Marijuana’s Effects on Health
A recent article on “Adverse Health Effects of Marijuana Use” in the New England Journal of Medicine talked about the current science on marijuana. They outlined a number of risks.
- Long-term marijuana use can lead to addiction.
- Approximately 9% of those who experiment with marijuana will become addicted.
- The number goes up to 1 in 6 for those who start using marijuana as teenagers and about 25-50% among those who smoke marijuana daily.
- “Cannabis withdrawal syndrome” makes it harder to quit and contributes to relapse. Symptoms include irritability, trouble sleeping, craving and anxiety.
- If you use cannabis as a teen, you are 2-4 times more likely to have dependence symptoms after 2 years of use.
- Adults who smoked cannabis regularly as teens have impaired neural connectivity in specific brain regions.
- The precuneus, which regulates alertness and self-conscious awareness
- The fimbria, which is important to learning and memory
- Reduced connectivity in several areas of the brain.
- Imaging studies in cannabis users show decreased activity in prefrontal regions and reduced volume in the hippocampus.
- These negative effects are more prominent if use starts in the teen and young adult years.
- There is a link between frequent marijuana use in the teen years and decreased IQ.
The “Gateway Drug” effect
- When marijuana exposure happens at a young age, it appears to affect the reward systems in the brain. This may explain why individuals who used marijuana in adolescence and earlier have increased susceptibility to drug use and addiction later in life.
Relation to Mental Illness
- Marijuana has been linked with psychoses, including schizophrenia, especially among those with a pre-existing genetic vulnerability to those diseases.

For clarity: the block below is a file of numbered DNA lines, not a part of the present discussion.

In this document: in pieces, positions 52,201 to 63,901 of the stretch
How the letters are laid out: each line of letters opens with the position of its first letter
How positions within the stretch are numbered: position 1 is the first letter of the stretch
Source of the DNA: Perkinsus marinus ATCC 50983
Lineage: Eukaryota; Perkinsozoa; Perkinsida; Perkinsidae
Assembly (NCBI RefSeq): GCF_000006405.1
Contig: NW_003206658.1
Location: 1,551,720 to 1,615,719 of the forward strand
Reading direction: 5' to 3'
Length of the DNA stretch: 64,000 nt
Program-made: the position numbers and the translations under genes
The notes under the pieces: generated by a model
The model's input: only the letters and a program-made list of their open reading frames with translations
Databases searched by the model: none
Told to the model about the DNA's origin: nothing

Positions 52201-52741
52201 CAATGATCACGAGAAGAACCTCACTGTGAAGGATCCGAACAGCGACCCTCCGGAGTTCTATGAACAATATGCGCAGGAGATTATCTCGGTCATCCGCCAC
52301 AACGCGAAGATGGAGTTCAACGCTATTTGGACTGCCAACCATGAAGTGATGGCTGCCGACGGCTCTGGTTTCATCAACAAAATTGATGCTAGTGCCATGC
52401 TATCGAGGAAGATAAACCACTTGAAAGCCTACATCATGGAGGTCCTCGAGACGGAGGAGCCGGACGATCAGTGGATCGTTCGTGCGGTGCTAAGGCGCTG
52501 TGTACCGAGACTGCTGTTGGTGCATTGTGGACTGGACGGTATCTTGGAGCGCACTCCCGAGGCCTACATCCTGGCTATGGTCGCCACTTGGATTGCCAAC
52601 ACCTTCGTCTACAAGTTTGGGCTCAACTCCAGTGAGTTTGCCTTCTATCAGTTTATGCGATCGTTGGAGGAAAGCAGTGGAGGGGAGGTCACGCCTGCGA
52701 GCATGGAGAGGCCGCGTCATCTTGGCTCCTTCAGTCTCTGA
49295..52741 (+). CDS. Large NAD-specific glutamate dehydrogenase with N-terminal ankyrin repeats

- Heavy use, use of especially potent marijuana and exposure at a younger age can advance the time of a first psychotic episode by 2-6 years.
- It is not clear if using marijuana actually increases the risk of psychosis.
- Studies are unclear about whether deficits in brain development as a result of marijuana use can be reversed.
- Early marijuana use is associated with impaired school performance and an increased risk of dropping out of school, but it is not clear how much environment impacts these negative consequences.
- Heavy marijuana use has been linked to lower income, unemployment, criminal behavior and lower satisfaction with life.
Risk of Driving Accidents
- Higher blood THC levels result in poor performance in controlled driving simulation studies.
- Drivers testing positive for THC were 3-7 times more likely to be responsible for a motor vehicle accident as those who had not used alcohol or other drugs before driving.
- The risk of accident appears to be much greater when marijuana is combined with alcohol.
Risk of Cancer and Other Health Effects
- There is not a clear link between marijuana smoking and lung cancer, in part because many individuals smoke both tobacco and marijuana.
- Marijuana smoking is associated with inflammation of the large airways and other respiratory effects, but there do not seem to be long-term negative effects.
- Marijuana use has been associated with vascular conditions that increase the risk of heart attack and stroke. The links are not clear but seem to be connected to the direct effect cannabinoids have on vasoactive compounds and target receptors in blood vessels.
Gaps in Knowledge
- More knowledge and understanding is needed to harness the medical benefits of marijuana while reducing or eliminating the risks of the drug.
- For example, it is clear that marijuana helps reduce wasting syndrome in AIDS patients, but use of the drug may worsen HIV-associated cognitive deficits.
- There are also areas (like lung cancer) where more information is needed to separate correlation from causation.
What We Do Know
- The strongest case for negative effects is in addiction, diminished lifetime achievement, motor vehicle accidents, and chronic bronchitis.
- Confidence is lower for abnormal brain development, progression to use of other drugs, schitzophrenia, and depression and anxiety.
- Confidence for a link between smoking marijuana and lung cancer is low.